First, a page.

Who’s breaching your human rights?

In the UK, human rights are protected by the Human Rights Act 1998. Only public authorities must follow the Human Rights Act.

This means you can take action under the Human Rights Act if a public authority has breached your human rights. But you can’t take action against a private individual as they’re not covered by the Act.

Read this page to find out more about public authorities.

What’s a public authority under the Human Rights Act?

The Human Rights Act says a public authority is an organisation which provides public functions.

Here are examples of public authorities:

  • government departments
  • courts and tribunals
  • local authorities
  • police, prison and immigration officers
  • schools
  • ombudsmen
  • public prosecutors
  • NHS trusts and hospitals
  • other organisations which have been set up by the law like the Information Commissioner’s Office and the General Medical Council.

Private organisations and charities

Private organisations or charities are also public authorities if they carry out public functions. They must respect your human rights when they carry out their public functions.

This could include – for example:

  • privatised utilities like water companies, British Gas and Network Rail
  • some companies who have been subcontracted to carry out a public function like a security company running a private prison
  • some housing associations when carrying out some of its functions as a social landlord
  • private care homes providing care on behalf of the local authority
  • private hospitals providing care on behalf of the NHS.

How do you know if an organisation is carrying out a public function?

It’s the courts who decide if something is a public function as there’s no definition in the Human Rights Act.

Generally speaking a public function is something that’s normally provided to the public by the state like education, prisons or health services.

So if an organisation carries out one of these activities on behalf of the state they may be a public authority. But it’s not enough for a private organisation to carry out a public service for it to count as a public authority.

The courts will look at a number of things to decide if a private organisation is a public authority. It will look at whether the organisation is:

  • publicly funded
  • supervised by a state regulatory body
  • exercising powers given to it by the law
  • taking the place of central or local government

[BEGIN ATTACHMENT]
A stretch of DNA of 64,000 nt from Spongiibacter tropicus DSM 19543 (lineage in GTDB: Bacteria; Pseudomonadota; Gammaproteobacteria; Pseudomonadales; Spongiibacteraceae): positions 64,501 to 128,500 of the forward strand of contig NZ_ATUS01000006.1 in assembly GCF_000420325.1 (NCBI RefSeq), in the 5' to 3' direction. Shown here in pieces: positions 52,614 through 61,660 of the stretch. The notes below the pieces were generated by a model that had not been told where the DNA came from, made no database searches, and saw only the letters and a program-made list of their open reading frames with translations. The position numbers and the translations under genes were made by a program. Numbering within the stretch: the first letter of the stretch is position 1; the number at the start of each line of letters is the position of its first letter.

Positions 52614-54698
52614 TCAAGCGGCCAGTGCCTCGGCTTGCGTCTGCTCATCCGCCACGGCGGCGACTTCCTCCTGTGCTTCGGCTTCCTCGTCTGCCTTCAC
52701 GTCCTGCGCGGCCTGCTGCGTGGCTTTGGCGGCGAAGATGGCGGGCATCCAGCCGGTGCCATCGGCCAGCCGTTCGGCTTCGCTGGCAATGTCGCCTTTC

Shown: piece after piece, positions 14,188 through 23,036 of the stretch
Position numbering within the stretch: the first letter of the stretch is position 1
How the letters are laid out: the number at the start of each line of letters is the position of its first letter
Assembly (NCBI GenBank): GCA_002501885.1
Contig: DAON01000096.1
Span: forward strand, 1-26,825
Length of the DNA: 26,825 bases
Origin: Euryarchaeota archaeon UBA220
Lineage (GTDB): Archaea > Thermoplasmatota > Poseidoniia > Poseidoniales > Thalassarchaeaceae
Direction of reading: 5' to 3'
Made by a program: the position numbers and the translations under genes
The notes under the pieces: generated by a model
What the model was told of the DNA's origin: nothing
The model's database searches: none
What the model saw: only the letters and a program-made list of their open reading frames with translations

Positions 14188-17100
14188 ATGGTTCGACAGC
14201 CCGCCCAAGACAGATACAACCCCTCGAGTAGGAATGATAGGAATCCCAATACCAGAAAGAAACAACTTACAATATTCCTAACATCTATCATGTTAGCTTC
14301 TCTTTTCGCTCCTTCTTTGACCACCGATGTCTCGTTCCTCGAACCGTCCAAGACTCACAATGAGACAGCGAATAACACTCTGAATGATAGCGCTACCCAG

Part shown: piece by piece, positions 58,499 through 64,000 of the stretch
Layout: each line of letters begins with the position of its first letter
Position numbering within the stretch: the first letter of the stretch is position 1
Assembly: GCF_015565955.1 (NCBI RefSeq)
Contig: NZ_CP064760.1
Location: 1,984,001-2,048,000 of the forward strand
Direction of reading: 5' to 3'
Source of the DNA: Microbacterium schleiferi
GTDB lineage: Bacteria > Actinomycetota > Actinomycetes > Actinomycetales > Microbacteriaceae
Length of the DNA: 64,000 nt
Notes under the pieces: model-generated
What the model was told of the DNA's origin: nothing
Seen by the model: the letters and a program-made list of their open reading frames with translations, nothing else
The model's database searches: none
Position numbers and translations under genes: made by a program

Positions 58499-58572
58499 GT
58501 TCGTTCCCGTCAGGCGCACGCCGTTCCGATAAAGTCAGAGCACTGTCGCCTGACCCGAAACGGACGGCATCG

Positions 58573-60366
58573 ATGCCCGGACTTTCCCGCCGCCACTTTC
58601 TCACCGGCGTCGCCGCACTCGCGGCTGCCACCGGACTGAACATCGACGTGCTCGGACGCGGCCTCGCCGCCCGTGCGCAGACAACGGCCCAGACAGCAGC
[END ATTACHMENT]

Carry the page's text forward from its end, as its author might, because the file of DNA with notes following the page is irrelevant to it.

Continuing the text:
• providing a public service
  • acting in the public interest
  • carrying out coercive powers devolved from the state.

When must a public authority follow the Human Rights Act?

Public authorities which are also public sector organisations like NHS hospitals, the police or schools must follow the Human Rights Act in everything they do, even if it’s not a public function. This means they must also follow the Act when they do things of a private nature, like making employment contracts.

Private organisations only have to follow the Human Rights Act when they carry out their public functions.


A private security company runs a prison for the government. It also provides security guards to a supermarket. It would only be covered by the Human Rights Act in its public function of running the prison, not in providing the security guards to the supermarket as this is of a private nature.

What if your Convention rights have been breached by a private organisation or individual who’s not a public authority?

The Human Rights Act says courts should consider human rights in all cases they hear. This is because they’re also public authorities and so must follow the Human Rights Act.

All courts in the UK must apply the law in a way which is compatible with human rights. This means they must interpret and give effect to the law in a way which is as close to the Human Rights Act as possible. They must do this in all cases they hear even if they don’t involve a public authority.

Next steps

Other useful information

Equality Advisory Support Service (EASS)

The EASS helpline can provide advice and information on human rights and discrimination issues.

Equality and Human Rights Commission (EHRC)

You can find useful information about discrimination on the EHRC website at


For more information and advice on the different rights protected under the Human Rights Act, go to Liberty’s website at

British Institute of Human Rights

You can also find more information about human rights in Your human rights guides from the British Institute of Human Rights (BIHR) at